The buffer container 24 also has a serpentine chamber, similar to that of the container 12. Generally, the container 24 is defined by vertical walls having interleaved, horizontal sections extending into the interior of the container. Components will thus be supported within the container and will not move through the container to an appreciable extent without some external force being applied to the container. Components will therefore be maintained within the container without the requirement of any movable gates or the like. In addition, as the components move downwardly through the buffer chamber, they will become (or be maintained) substantially parallel to one another, as described in my previous U.S. Pat. No. 4,092,055.

The container 24 has a bottom horizontal exit track 40 which is connected to an inclined track 42. The exit track 40 extends in a direction parallel to the direction of the longitudinal axes of the components.

Components slide down the track 42 longitudinally. The delivery container 44 has a bottom surface which slopes to one side. The direction of movement of the components is changed 90, and they now roll parallel and adjacent to one another exiting through a bottom opening in the container 44. The length 44a of the container is approximately equal to the length of the components 10. At the lower end of the track 42 is a delivery container or cup 44. The inclined track 42 serves two purposes. First, it serves to separate the components as they exit the buffer container 24 so that the components do not interfere with each other. Secondly, the components gain velocity on the track 42 so that they will fall into the container 44 in a uniform, horizontal orientation. The exit opening opens to a vertically oriented zig-zag track 46. The track 46 provides a single-file progression of components for delivery to a workplace indicated generally at 48. Various functions may be accomplished at the workplace 48, such as component testing, orientation marking or packaging.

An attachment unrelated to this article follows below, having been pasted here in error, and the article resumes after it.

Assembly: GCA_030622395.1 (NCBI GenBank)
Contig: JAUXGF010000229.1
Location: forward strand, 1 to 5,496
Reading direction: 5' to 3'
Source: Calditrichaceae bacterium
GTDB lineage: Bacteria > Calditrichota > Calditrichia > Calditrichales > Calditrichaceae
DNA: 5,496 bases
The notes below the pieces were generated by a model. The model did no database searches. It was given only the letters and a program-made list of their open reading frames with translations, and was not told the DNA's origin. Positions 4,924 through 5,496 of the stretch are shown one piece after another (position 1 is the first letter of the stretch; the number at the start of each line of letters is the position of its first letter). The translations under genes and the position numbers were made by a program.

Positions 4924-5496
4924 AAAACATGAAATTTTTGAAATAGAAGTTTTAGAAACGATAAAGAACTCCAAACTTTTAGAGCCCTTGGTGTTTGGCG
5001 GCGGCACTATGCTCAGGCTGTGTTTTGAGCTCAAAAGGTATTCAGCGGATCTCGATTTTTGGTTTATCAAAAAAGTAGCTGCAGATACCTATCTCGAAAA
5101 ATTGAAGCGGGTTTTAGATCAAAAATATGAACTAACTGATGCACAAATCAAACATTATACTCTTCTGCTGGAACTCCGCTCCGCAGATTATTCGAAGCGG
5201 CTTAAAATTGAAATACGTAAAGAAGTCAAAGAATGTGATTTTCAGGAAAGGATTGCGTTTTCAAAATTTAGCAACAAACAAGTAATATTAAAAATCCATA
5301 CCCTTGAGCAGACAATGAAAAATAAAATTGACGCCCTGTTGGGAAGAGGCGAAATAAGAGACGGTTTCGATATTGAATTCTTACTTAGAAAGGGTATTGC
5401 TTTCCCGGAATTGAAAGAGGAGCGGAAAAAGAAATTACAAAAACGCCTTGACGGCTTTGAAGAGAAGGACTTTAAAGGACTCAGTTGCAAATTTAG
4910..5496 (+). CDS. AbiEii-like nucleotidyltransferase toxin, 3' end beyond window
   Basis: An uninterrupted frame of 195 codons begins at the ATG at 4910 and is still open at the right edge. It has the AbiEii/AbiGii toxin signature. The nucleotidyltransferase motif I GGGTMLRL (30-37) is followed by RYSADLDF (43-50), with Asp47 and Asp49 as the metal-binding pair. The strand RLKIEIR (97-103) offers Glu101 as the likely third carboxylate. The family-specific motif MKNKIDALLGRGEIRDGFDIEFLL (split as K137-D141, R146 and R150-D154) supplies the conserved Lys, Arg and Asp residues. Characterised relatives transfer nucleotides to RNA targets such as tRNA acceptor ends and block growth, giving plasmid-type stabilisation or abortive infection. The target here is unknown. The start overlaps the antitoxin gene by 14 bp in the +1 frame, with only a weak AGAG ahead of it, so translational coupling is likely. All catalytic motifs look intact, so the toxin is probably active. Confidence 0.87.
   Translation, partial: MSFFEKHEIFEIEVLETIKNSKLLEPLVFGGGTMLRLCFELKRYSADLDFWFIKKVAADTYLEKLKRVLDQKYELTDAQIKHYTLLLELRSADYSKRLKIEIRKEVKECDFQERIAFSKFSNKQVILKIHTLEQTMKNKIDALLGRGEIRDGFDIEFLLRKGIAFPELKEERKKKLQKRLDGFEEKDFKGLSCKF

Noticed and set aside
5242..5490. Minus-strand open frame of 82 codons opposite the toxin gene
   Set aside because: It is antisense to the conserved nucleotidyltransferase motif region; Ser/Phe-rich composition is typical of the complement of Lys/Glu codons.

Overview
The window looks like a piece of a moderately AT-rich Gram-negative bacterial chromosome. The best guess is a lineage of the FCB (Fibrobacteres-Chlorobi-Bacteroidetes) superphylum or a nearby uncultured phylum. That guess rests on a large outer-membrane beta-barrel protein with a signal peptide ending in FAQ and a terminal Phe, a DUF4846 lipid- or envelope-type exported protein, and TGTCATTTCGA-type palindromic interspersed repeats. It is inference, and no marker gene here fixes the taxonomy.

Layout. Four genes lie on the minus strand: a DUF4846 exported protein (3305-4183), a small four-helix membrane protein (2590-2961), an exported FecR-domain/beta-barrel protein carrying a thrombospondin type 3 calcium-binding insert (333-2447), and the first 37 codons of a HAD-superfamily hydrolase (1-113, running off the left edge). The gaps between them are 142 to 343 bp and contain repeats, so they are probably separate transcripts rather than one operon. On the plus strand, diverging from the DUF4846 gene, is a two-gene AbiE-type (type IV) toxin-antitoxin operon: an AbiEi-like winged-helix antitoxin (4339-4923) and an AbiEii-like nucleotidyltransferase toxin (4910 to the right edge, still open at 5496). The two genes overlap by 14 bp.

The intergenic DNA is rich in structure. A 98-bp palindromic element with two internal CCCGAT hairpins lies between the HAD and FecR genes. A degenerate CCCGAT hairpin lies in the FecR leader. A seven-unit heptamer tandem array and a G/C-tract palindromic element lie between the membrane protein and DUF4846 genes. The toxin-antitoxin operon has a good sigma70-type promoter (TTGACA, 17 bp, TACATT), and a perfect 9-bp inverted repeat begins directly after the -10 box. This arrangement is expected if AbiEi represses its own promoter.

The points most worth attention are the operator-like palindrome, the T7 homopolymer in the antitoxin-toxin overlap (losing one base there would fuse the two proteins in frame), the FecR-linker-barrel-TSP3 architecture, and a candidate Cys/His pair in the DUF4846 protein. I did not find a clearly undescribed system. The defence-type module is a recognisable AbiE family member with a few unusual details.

A second vibration unit 50 is provided to impart vibration to the container 24 to cause components to move out of the buffer container 24 along the horizontal exit track 40 and subsequently down the track 42 to the delivery container 44. The vibrator 50 has a thrust greater in the forward direction than to the rear so as to facilitate the movement of components along the track 40. A fixed gate (not shown) may be provided at the exit of the buffer container 24 to control the size of the exit opening to limit the maximum component flow rate.

The vibrator units 28 and 50 operate independently from one another. They are controlled by a controller 52 which receives signals from optical sensors 54 and 56 and provides control signals to the vibrators. The details of the controller are not necessary for an understanding of the invention and will not be described herein. Components will be supplied to the workplace 48 at the exit of the zig-zag track 46 at a rate determined by the need at the workplace. If components are being supplied faster than needed, they will back up within the zig-zag track 46. If the components rise to the level of the sensor 54, their presence will be detected and a signal sent to the controller 52. The controller 52 will in turn shut off the vibrator unit 50 so as to prevent further components from being provided to the delivery container 44. In a similar fashion, if the level of components in the buffer container 24 rises to the level of the sensor 56, the vibrator 28 will be shut off to stop the flow of components from the storage container 12. Thus, component flow through the system is controlled by means of the actuation of the vibrator units, and no gates are moved in and out of the component flow path. The chances of jamming of the system are therefore substantially reduced.